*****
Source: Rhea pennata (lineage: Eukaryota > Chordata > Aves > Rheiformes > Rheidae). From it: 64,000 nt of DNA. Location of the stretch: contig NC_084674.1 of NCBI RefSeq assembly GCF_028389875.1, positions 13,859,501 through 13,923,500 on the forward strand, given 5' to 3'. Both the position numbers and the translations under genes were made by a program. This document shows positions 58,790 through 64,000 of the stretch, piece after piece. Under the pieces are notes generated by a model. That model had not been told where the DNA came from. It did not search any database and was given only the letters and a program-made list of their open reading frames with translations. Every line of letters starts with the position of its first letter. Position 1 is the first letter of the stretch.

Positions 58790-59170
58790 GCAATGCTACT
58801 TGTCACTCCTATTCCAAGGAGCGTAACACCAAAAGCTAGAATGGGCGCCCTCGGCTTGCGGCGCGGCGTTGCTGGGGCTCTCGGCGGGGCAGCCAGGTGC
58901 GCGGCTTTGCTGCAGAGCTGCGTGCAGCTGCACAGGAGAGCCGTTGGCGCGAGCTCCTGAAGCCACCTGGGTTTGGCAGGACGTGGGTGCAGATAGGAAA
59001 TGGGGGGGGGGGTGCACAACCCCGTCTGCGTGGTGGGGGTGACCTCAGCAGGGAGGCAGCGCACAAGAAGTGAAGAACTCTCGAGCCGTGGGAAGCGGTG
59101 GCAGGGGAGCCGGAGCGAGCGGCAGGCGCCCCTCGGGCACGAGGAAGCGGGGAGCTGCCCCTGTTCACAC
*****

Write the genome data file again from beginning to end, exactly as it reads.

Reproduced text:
Source: Rhea pennata (lineage: Eukaryota > Chordata > Aves > Rheiformes > Rheidae). From it: 64,000 nt of DNA. Location of the stretch: contig NC_084674.1 of NCBI RefSeq assembly GCF_028389875.1, positions 13,859,501 through 13,923,500 on the forward strand, given 5' to 3'. Both the position numbers and the translations under genes were made by a program. This document shows positions 58,790 through 64,000 of the stretch, piece after piece. Under the pieces are notes generated by a model. That model had not been told where the DNA came from. It did not search any database and was given only the letters and a program-made list of their open reading frames with translations. Every line of letters starts with the position of its first letter. Position 1 is the first letter of the stretch.

Positions 58790-59170
58790 GCAATGCTACT
58801 TGTCACTCCTATTCCAAGGAGCGTAACACCAAAAGCTAGAATGGGCGCCCTCGGCTTGCGGCGCGGCGTTGCTGGGGCTCTCGGCGGGGCAGCCAGGTGC
58901 GCGGCTTTGCTGCAGAGCTGCGTGCAGCTGCACAGGAGAGCCGTTGGCGCGAGCTCCTGAAGCCACCTGGGTTTGGCAGGACGTGGGTGCAGATAGGAAA
59001 TGGGGGGGGGGGTGCACAACCCCGTCTGCGTGGTGGGGGTGACCTCAGCAGGGAGGCAGCGCACAAGAAGTGAAGAACTCTCGAGCCGTGGGAAGCGGTG
59101 GCAGGGGAGCCGGAGCGAGCGGCAGGCGCCCCTCGGGCACGAGGAAGCGGGGAGCTGCCCCTGTTCACAC